Metribuzin (Sencor, Canopy, etc.) is a PSII inhibitor (Group 5) herbicide that provides residual control of an assortment of annual grasses and broadleaf weeds in soybean, including Palmer amaranth.
With the extensive use of PPO inhibitors (Group 14) and chloroacetamide (Group 15) herbicides in soybean and rotational crops such as corn and cotton, use of an additional mode of action (MOA) is a sound strategy to reduce the risk of resistance to these other herbicide MOAs.
The handicap to metribuzin use is the sensitivity of soybean varieties to this herbicide. Other environmental factors, including soil texture, organic matter, rainfall, soil pH and product use rate, may also play a part in sensitivity.
The University of Arkansas System Division of Agriculture conducted a greenhouse screening of soybean varieties, testing their tolerance to metribuzin at a rate of 0.5 lb ai/ac or 10.67 oz/ac of a 75DF metribuzin product.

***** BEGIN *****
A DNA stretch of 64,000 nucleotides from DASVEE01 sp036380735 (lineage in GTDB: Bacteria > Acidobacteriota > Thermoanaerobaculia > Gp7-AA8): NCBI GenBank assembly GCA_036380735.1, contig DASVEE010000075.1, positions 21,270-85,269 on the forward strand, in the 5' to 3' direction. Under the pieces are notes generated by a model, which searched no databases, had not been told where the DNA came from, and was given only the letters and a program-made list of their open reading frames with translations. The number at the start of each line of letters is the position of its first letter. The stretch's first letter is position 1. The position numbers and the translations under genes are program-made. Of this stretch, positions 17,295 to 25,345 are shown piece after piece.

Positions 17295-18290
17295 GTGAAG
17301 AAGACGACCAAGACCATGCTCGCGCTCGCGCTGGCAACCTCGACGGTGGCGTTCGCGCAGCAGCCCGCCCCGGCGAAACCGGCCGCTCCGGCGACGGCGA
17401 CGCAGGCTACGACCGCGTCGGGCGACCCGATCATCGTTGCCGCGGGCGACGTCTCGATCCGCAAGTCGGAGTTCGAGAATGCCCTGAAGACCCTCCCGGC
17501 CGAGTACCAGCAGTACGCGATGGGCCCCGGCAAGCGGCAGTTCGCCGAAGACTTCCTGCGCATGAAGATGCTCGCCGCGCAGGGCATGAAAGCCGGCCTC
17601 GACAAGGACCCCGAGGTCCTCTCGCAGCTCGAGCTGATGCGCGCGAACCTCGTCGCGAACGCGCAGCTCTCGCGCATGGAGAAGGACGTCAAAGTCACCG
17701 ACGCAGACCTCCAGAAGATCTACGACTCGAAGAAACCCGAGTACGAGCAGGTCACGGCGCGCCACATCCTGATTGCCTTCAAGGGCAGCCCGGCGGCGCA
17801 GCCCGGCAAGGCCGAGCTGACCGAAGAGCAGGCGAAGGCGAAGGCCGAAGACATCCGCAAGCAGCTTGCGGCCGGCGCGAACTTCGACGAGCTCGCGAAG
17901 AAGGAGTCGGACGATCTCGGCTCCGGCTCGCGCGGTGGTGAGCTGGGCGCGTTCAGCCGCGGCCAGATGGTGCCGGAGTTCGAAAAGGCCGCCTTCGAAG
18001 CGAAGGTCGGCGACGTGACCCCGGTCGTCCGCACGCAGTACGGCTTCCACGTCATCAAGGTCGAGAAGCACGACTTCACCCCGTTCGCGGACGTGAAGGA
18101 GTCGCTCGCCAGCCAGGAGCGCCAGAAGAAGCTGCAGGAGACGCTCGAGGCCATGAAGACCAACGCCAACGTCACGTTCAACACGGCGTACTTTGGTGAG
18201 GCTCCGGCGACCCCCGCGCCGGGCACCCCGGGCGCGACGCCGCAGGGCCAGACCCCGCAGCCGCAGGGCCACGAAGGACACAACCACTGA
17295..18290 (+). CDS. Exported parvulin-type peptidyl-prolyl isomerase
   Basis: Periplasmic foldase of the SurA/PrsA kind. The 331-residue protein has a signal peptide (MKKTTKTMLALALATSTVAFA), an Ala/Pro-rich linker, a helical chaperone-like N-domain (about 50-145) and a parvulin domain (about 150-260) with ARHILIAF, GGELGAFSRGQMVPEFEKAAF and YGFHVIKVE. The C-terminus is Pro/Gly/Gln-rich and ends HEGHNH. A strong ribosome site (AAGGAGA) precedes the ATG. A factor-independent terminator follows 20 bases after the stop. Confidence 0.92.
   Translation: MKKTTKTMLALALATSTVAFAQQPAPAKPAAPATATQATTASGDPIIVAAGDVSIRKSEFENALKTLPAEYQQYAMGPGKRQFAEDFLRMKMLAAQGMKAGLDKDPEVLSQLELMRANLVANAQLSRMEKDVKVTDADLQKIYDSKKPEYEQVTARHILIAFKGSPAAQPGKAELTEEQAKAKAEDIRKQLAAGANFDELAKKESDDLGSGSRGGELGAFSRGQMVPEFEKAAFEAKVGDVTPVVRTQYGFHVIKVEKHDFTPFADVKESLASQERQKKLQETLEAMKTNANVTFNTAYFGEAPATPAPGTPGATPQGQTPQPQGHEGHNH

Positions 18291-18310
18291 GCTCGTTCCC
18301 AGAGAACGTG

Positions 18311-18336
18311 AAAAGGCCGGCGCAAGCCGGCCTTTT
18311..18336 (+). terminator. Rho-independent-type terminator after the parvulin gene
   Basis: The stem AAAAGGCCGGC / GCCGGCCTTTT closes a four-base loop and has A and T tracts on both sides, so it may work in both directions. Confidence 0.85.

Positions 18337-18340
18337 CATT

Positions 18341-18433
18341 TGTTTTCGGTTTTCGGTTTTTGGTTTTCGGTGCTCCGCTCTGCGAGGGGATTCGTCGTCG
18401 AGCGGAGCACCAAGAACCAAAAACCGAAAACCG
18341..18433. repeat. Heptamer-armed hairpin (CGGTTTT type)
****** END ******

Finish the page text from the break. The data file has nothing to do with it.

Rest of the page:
The following tables break down into an injury scale:
Slight (Table 1) – Some symptoms observed in the greenhouse but unlikely to injure soybean plants in the field at a 1X rate if applied to the correct soil texture at the appropriate soil pH. It is recommended that these soybean varieties be planted if metribuzin is intended to be applied.
Moderate (Table 2) – Likely to observe some injury in the field, even when applying a premix product that contains a lower rate of metribuzin.
Severe (Table 3) – Use of any metribuzin-containing product would likely cause considerable injury to these soybean varieties.
Please note that most varieties show an acceptable tolerance to metribuzin. Choose a variety with a high level of tolerance.
Please read and follow all labels. Contact Jeremy Ross, assistant professor/Extension agronomist – soybean, University of Arkansas, with questions or comments at firstname.lastname@example.org or 501-671-2148.
The research was funded by the Arkansas Soybean Promotion Board, which also contributed this article.